What is Canola Oil?
Canola oil, a canola oil considered the healthiest cooking oil available on the market, is low in saturated fat, high in monounsaturated fatty acid (MUFA) and polyunsaturated fat (PUFA) such as omega-3 fatty acids. The oil is obtained by pressing canola seeds, which are harvested from rapeseed pods.
In the late 1960s, scientists used traditional plant breeding methods to remove unwanted traits from canola, mainly erucic acid and glucosinolates.
Using rapeseed oil
Canola oil is a common ingredient in foods like mayonnaise, salad dressings, and margarine.
Vegetable oils such as rapeseed oil, after processing, can also be used industrially to prepare lubricants, oils, fuels, soaps, paints, plastics, cosmetics, and inks. Canola and wheat are also used to make ethanol, a component of benzene (gasoline and ethanol). Canola seeds can also be used as biodiesel.
Composition of rapeseed oil
Canola oil is highly valued in the food industry due to its fatty acid content:
- Saturated Fat - Canola oil contains 7% saturated fatty acids; about half the level found in corn oil, olive oil and soybean oil, and about a quarter of the level found in cottonseed oil.
- Monounsaturated fatty acids - The most abundant fatty acid found in nature is the monounsaturated fatty acid (MUFA), oleic acid. It is present in almost all fats and oils, and in some, such as olive oil and canola oil, it is a basic fatty acid. Oleic acid makes up 61% of the total fatty acids in rapeseed oil. Among the common vegetable oils, canola oil is second only to olive oil in the content of oleic acid. Research over the past 15 years has shown that dietary oleic acid is as effective in lowering plasma cholesterol levels as dietary polyunsaturated fatty acids (namely linoleic acid). Humans and other species are capable of synthesizing oleic acid, so it is not required in the diet; in other words, it is not such an essential fatty acid.
- Polyunsaturated fatty acids - Canola oil is intermediate among vegetable oils in the content of polyunsaturated fatty acids (PUFA). It contains significantly higher levels of PUFAs than palm oil or olive oil, but lower levels of PUFAs than corn, cottonseed, safflower, soybean and sunflower oil. Interest in PUFAs stems from their role as essential fatty acids and their effectiveness in lowering plasma cholesterol, a major risk factor for cardiovascular disease. Linoleic acid has long been recognized as an essential fatty acid. Animals, including humans, cannot synthesize it, and therefore it is necessary in their diet. However, they are able to convert linoleic acid to arachidonic acid and other members of the omega-6 fatty acid family (also known as n-6). Arachidonic acid is important in membrane structures and is the starting material for the synthesis of "hormone-like" substances such as prostaglandins, thromboxanes, prostacyclins and leukotrienes. These substances, collectively referred to as eicosanoids, are closely associated with a wide range of physiological reactions such as blood clotting and immune response. Rapeseed oil has a ratio of Omega-6 (linoleic acid) and Omega-3 (alpha-linolenic acid) 2: 1.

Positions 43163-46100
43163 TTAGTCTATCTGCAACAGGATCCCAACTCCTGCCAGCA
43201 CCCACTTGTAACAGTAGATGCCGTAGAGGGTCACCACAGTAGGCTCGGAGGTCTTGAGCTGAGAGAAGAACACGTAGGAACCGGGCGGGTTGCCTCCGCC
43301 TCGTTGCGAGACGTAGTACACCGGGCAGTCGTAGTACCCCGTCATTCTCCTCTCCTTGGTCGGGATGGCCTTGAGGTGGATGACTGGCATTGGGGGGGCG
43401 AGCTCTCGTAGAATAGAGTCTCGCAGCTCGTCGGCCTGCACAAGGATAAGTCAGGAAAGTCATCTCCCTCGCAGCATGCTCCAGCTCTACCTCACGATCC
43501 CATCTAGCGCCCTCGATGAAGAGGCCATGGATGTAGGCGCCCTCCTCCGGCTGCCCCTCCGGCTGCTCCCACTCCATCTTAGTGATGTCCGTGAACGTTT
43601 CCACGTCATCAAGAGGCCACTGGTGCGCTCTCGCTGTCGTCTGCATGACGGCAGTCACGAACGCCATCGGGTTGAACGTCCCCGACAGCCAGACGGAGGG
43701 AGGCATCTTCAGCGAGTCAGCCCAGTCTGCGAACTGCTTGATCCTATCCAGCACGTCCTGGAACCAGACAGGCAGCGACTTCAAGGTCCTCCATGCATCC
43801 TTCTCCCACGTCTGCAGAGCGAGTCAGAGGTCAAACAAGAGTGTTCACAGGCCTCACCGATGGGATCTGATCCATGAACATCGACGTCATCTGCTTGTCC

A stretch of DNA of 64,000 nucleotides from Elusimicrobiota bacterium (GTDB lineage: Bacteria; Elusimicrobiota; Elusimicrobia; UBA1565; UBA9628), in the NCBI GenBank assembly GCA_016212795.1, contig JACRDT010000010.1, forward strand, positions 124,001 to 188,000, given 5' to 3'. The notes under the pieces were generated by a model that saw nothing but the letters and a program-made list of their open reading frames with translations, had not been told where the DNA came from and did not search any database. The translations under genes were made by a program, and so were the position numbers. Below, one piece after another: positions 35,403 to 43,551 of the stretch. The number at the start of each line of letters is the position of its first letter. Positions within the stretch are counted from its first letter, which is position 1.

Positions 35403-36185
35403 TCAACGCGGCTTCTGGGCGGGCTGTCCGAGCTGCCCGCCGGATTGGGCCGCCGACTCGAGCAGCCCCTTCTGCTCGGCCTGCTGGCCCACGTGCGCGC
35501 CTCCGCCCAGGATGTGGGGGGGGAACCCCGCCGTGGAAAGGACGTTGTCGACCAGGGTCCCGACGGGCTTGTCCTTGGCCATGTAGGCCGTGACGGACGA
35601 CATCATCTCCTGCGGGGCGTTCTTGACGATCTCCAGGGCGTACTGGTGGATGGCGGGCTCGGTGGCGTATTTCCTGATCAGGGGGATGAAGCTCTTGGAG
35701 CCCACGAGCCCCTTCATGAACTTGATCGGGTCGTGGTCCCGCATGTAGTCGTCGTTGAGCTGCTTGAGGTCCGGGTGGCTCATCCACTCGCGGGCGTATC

Useful properties of rapeseed oil
Fat-rich traditional diets have shifted to low-fat or low-fat diets due to research into the association of saturated fat with heart disease. In 1953, Dr. Ancel Keys published a paper that provided the basis for scientific support for a negative view of cholesterol.
Oils rich in saturated fat have been persecuted, and rapeseed oil, like other vegetable oils, has been praised and become a standard recommendation for cooking because of its low saturated fat content. Another reason why canola oil is in high demand is because of the large amount of monounsaturated oleic acid.
Studies have shown that oleic acid is as effective as omega-3 polyunsaturated fats in lowering plasma cholesterol levels. Proponents of canola oil also see it as a good source of omega-3 fats, which many people lack.